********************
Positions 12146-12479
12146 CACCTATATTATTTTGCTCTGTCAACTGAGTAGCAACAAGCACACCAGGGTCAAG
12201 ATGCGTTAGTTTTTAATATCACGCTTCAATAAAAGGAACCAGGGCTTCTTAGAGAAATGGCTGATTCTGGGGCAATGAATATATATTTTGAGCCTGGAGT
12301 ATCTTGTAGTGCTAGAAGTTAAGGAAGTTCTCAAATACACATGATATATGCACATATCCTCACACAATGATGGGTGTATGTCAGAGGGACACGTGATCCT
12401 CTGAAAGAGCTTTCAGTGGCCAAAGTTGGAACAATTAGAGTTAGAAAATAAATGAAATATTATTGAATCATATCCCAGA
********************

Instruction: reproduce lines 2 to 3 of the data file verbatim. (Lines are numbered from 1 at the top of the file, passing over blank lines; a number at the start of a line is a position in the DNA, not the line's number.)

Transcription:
12146 CACCTATATTATTTTGCTCTGTCAACTGAGTAGCAACAAGCACACCAGGGTCAAG
12201 ATGCGTTAGTTTTTAATATCACGCTTCAATAAAAGGAACCAGGGCTTCTTAGAGAAATGGCTGATTCTGGGGCAATGAATATATATTTTGAGCCTGGAGT